Breckenridge to pursue bigger business | SteamboatToday.com

Breckenridge to pursue bigger business

Town considers options for Riverwalk Center, other amenities

Caddie Nath/SUMMIT DAILY NEWS

— The town of Breckenridge has begun to explore a broader business model for the Riverwalk Center, as well as the Breckenridge Recreation Center and the Stephen C. West Ice Arena.

If promoted or made available to new events, groups and users, the facilities, in which the town has invested millions, could become important economic drivers for the community, some council members said.

"We've got great town assets," Councilman Mike Dudick said. "We just want to figure out how to leverage them into more and higher-dollar tourism."

The Riverwalk Center, a 19-year-old performance center that recently became a year-round venue with the addition of a permanent roof, is the home of the National Repertory Orchestra and the Breckenridge Music Festival and hosts the occasional wedding or conference.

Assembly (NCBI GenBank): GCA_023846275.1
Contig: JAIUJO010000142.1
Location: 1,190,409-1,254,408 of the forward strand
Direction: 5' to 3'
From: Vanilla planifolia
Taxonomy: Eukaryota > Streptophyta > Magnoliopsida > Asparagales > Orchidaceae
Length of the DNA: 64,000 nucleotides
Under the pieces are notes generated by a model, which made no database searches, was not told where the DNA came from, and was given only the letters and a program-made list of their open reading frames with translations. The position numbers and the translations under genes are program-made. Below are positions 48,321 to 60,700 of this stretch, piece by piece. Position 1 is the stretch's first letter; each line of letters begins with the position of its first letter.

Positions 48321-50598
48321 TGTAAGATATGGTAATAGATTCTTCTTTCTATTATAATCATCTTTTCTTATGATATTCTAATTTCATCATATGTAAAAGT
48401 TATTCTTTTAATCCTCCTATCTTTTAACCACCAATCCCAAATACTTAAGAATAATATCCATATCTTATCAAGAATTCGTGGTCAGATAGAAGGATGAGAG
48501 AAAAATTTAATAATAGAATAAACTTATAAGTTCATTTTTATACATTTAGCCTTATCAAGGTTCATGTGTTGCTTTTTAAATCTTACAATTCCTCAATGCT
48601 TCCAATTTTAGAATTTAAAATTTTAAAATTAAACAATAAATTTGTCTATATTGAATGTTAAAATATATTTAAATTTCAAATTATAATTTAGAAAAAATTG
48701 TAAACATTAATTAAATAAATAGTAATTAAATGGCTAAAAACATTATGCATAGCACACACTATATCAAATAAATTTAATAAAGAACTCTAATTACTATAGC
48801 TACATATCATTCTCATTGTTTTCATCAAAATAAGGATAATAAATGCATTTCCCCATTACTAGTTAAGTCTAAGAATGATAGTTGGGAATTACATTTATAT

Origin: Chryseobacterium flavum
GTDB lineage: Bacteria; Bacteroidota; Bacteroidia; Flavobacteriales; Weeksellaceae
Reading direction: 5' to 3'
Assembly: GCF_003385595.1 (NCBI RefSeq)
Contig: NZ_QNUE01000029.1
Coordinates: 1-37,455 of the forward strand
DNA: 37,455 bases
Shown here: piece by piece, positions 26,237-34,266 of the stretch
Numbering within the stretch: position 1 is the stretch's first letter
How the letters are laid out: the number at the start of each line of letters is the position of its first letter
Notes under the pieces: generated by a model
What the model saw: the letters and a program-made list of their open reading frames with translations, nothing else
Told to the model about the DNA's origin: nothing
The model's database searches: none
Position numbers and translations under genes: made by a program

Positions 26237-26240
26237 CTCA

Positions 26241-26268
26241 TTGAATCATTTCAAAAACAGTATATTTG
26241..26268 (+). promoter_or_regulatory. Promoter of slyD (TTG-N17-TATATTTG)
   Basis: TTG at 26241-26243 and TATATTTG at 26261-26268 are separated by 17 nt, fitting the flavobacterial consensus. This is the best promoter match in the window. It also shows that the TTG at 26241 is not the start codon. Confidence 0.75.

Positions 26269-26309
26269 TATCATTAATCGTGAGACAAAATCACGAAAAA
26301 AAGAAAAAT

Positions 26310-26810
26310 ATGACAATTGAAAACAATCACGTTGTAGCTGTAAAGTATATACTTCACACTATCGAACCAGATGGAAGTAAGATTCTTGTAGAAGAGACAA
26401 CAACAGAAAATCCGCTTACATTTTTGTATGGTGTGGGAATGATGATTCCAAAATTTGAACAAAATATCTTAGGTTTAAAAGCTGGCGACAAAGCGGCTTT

But the hype around the Lyle Lovett and John Hiatt concert, a high-profile show set for later this month, is casting the once quaint local music venue in a whole new light.

"I think there's a lot of excitement about this concert," Dudick said. "I think that the concept of Breck being more of a concert destination has a lot of traction."

Recommended Stories For You

Dudick noted that people coming in for a concert might also eat in town before the show and even stay overnight, benefiting local businesses.

Other business

Town officials also are looking at boosting wedding, conference and special event business at the Riverwalk Center. Dudick suggested the town might begin booking hockey tournaments at the ice arena.

"(There is) a green light for staff to think about booking our facilities in a different way," Breckenridge spokeswoman Kim DiLallo said.

The consistent challenges to accepting or actively seeking new business for town facilities are a lack of staff time and scheduling conflicts, as the limited number of prime summer dates are in high demand. Breckenridge officials said they hope to begin booking more and a wider variety of events, particularly at the Riverwalk Center, without displacing the facility's anchor tenants: the NRO and the Breckenridge Music Festival.

The two offer primarily classical music concerts on key dates throughout the summer, usually drawing crowds of about 500 to the nearly 800-seat venue.

Go back to article